Tag Archives: Roxy Music

Exclusive Q&A With New York Songwriter Edward Rogers

British-born, New York-bred songwriter Edward Rogers has announced the release of his fourth solo album, Porcelain, on November 8, 2011 with the premiere of the title track and a new video.  Early last week, Blurt Online premiered the title track on their site ( http://blurt-online.com/news/view/5401/).  The new video is for another track off Porcelain, “The Biba Crowd”, and set to footage from Jean Luc-Godard’s 1964 film Band of Outsiders (http://www.youtube.com/watch?v=LoSSUSH_T4o).  “The Biba Crowd” will also be featured on the free November CD from the UK’s Word Magazine.

Rogers, who has been extremely prolific, began his career playing drums in several garage bands.  When a subway accident in October 1985 left him without his right arm and right leg below the knee, he turned to songwriting and found that he enjoyed singing and writing more rewarding than playing drums.  In addition to his four solo albums, Rogers has also released two with Bedsit Poets, a folk/Brit-inspired trio whose name was given to them by The Zombies’ Colin Blunstone.  He has played extensively in New York, Los Angeles, London, Canada, and along the East Coast both solo and with Bedsit Poets.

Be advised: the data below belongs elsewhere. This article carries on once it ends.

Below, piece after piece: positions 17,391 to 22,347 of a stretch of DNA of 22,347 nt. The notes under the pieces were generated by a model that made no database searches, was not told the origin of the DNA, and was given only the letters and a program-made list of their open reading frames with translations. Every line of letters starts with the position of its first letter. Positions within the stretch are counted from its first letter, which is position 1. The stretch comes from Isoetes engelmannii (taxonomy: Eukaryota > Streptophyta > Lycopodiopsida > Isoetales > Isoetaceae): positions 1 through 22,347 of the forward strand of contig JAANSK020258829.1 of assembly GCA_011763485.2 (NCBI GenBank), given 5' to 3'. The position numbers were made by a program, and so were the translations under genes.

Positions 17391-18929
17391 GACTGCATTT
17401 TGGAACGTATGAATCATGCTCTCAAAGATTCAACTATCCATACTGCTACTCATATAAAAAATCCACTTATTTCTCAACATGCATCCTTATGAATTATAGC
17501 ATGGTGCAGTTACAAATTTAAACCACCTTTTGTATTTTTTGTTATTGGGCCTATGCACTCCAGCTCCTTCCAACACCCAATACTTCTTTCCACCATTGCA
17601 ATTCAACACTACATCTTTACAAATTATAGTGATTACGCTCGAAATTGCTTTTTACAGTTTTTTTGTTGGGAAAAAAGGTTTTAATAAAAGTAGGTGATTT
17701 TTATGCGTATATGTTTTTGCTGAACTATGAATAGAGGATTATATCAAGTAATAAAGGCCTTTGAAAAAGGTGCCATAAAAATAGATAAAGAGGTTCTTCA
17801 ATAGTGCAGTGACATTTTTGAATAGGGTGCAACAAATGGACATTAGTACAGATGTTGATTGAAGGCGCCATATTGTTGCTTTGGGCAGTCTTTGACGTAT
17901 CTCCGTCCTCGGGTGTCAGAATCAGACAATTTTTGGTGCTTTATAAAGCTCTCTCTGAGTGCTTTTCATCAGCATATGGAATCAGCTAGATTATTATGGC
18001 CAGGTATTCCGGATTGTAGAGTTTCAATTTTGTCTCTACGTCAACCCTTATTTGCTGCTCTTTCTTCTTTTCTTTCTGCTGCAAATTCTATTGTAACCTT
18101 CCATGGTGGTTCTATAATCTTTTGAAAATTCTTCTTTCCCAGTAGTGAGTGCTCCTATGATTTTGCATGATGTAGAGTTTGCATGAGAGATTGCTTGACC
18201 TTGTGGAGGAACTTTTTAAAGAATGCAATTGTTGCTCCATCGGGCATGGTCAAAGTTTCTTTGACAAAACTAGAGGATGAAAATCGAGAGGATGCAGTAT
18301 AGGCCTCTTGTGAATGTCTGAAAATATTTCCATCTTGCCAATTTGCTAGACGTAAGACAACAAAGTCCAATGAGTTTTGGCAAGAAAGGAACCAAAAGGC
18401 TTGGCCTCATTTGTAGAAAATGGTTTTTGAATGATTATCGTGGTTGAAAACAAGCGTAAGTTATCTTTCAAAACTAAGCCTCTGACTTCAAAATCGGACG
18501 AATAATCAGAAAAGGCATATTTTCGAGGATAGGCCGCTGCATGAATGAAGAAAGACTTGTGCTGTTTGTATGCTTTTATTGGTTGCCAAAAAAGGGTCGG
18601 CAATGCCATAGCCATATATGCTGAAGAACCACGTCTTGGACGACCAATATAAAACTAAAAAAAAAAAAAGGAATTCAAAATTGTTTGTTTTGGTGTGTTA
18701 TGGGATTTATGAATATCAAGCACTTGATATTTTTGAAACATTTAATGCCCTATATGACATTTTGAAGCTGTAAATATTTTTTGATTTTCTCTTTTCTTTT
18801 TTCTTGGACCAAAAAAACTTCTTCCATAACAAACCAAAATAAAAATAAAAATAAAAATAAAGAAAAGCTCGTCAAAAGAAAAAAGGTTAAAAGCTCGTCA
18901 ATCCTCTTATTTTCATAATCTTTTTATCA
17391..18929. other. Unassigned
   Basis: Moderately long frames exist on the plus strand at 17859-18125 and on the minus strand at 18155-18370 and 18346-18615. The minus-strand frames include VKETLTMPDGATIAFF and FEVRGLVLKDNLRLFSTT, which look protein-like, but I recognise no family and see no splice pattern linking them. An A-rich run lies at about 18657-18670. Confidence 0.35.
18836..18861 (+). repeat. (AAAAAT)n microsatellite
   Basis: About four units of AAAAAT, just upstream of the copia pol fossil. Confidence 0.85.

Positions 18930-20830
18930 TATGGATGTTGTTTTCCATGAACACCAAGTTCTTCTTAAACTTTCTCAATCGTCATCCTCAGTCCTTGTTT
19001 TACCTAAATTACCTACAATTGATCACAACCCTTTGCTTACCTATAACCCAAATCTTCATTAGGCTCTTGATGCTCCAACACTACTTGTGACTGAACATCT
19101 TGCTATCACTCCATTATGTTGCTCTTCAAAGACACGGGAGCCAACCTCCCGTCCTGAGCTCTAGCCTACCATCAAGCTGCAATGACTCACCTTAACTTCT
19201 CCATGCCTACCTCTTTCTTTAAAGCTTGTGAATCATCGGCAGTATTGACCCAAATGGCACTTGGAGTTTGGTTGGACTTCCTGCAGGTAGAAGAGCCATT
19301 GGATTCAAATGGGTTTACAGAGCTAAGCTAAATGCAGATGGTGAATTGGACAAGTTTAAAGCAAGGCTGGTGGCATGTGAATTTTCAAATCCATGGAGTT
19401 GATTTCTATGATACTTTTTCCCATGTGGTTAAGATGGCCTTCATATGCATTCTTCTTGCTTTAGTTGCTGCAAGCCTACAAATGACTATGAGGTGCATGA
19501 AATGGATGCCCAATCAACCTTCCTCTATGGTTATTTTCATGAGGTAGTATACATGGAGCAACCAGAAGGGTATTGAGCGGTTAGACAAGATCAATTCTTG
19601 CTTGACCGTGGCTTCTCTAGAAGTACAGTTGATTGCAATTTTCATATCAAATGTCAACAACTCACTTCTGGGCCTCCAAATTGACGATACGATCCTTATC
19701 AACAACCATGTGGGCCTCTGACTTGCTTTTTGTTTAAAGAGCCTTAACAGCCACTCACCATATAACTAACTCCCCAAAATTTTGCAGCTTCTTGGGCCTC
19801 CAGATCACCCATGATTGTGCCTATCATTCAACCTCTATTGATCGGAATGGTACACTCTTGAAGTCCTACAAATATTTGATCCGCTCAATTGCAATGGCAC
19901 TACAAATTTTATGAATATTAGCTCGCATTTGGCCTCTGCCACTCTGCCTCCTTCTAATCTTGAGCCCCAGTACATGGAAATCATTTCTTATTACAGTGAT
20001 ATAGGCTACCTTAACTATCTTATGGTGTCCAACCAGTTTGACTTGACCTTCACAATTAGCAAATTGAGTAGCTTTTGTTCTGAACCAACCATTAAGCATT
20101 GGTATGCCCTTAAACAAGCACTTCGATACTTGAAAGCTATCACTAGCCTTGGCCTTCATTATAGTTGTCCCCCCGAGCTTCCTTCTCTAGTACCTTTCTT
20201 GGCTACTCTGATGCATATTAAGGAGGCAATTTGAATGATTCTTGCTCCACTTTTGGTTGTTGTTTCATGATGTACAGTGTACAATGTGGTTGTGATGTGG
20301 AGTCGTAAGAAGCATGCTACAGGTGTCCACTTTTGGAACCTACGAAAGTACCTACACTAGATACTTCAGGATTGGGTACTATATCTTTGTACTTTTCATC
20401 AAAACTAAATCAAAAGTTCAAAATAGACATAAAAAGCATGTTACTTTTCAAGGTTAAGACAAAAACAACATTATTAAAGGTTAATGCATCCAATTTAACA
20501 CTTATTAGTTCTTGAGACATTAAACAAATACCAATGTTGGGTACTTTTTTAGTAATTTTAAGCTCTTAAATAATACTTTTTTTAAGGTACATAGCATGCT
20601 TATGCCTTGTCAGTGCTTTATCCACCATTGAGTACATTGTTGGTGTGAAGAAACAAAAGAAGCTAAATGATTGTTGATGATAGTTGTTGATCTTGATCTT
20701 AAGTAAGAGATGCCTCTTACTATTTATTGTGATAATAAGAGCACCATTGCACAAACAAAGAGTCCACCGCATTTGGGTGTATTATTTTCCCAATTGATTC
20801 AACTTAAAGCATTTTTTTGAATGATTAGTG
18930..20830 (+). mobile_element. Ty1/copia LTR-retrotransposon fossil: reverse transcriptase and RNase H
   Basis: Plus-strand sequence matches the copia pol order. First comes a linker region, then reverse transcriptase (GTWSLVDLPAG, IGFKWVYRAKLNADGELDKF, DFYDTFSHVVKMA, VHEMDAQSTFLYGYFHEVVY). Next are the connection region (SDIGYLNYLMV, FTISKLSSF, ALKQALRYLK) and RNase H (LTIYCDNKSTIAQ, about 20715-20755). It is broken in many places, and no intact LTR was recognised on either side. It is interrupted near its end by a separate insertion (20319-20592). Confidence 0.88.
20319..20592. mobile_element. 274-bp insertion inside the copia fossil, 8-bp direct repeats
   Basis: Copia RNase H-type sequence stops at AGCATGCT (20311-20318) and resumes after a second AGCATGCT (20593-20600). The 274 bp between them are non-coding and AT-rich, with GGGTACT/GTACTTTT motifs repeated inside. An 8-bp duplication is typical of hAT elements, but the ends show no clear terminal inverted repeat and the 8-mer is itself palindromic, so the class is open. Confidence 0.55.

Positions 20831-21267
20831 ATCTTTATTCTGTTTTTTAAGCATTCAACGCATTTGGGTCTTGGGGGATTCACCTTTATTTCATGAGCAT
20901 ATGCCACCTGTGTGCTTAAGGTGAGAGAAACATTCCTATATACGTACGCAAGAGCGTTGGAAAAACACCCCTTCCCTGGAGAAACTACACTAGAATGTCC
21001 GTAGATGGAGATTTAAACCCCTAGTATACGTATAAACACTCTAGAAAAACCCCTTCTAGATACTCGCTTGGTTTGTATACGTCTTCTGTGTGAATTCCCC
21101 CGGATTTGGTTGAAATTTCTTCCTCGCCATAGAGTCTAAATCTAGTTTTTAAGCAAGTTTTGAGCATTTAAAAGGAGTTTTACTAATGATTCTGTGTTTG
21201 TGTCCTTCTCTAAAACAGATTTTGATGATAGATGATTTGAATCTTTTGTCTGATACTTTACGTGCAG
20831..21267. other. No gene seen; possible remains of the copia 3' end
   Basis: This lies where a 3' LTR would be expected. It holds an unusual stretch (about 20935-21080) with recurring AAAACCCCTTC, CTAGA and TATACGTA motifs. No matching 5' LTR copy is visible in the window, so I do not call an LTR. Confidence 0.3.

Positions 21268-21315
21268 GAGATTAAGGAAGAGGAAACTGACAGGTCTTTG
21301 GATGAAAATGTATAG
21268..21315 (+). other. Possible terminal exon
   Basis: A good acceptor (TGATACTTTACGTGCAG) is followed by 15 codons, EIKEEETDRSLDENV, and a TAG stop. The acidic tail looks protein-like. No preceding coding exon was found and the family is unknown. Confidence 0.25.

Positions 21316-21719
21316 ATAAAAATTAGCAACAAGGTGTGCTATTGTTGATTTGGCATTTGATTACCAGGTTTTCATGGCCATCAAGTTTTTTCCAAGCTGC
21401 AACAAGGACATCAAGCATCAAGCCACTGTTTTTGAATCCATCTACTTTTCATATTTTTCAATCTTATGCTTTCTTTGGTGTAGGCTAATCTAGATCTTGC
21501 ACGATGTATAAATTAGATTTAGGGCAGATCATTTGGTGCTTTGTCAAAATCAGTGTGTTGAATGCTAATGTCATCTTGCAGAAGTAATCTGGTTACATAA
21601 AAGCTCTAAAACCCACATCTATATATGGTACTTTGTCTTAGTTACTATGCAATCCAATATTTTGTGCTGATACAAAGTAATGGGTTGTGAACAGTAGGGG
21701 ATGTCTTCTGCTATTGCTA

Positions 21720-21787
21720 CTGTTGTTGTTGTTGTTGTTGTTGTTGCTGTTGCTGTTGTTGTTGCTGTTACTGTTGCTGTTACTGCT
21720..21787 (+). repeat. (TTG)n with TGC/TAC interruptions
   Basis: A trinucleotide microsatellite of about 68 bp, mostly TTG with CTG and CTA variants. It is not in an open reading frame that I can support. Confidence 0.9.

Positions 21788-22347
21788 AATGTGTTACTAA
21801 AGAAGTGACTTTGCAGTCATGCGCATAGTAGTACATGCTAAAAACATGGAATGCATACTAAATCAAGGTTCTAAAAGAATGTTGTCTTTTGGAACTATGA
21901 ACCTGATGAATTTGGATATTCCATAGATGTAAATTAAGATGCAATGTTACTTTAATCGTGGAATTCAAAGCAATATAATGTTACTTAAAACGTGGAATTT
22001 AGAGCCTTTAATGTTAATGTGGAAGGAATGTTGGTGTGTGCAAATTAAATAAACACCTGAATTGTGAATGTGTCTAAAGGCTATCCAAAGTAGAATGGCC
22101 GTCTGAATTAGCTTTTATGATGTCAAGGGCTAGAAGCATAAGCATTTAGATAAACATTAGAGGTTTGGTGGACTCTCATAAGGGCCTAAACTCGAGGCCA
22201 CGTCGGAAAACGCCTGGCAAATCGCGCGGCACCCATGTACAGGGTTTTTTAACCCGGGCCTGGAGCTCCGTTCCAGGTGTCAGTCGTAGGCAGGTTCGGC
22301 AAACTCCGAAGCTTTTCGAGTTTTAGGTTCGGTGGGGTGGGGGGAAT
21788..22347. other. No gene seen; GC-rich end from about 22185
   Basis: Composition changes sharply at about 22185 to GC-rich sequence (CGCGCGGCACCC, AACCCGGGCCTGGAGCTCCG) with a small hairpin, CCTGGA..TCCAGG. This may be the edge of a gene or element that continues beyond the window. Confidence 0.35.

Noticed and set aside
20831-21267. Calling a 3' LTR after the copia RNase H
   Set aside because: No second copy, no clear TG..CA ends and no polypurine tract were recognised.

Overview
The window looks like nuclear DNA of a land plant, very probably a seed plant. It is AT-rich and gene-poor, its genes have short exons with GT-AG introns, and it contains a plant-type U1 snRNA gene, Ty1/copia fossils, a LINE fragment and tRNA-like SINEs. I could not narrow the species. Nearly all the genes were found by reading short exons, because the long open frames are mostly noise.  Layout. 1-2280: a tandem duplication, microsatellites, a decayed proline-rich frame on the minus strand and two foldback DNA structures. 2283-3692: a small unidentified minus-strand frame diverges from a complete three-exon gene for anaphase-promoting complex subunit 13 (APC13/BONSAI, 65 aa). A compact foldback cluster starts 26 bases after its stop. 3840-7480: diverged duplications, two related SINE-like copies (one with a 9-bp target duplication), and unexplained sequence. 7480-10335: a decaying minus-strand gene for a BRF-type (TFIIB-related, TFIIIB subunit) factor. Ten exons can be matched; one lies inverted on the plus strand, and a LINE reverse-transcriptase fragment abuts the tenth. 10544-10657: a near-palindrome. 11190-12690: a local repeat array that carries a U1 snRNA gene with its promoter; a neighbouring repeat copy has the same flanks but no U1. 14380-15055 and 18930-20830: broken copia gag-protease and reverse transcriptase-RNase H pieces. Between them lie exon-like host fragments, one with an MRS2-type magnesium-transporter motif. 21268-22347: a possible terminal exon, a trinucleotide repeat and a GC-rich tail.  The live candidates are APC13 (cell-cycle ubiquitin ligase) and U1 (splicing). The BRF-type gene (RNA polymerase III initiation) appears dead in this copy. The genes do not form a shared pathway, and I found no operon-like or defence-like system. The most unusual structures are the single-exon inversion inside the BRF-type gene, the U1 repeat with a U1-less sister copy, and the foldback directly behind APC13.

I recently caught with Rogers, who discussed his new album, working with Roger McGuinn, and influences such as David Bowie and Ray Davies.  


Music has been such a dominant force in your life – you turned to songwriting after your accident.  Do you still find it as powerful and encouraging now as you did then?

 Both listening to and writing music are two of the most fulfilling ways to spend my time. I think since the accident, I’ve become much more aware of how precious life is, and this encourages me to spend more time on writing. There’s an amazing feeling when you write a song, finish it and feel that it’s good. I still love to hear new music of all types, currently The Horrors, Noel Gallagher, Laura Marling, the new Glen Campbell, as well as going back and rediscovering classics from the past and vibing to the sounds of old T.Rex, Martin Newall, Sandy Shaw.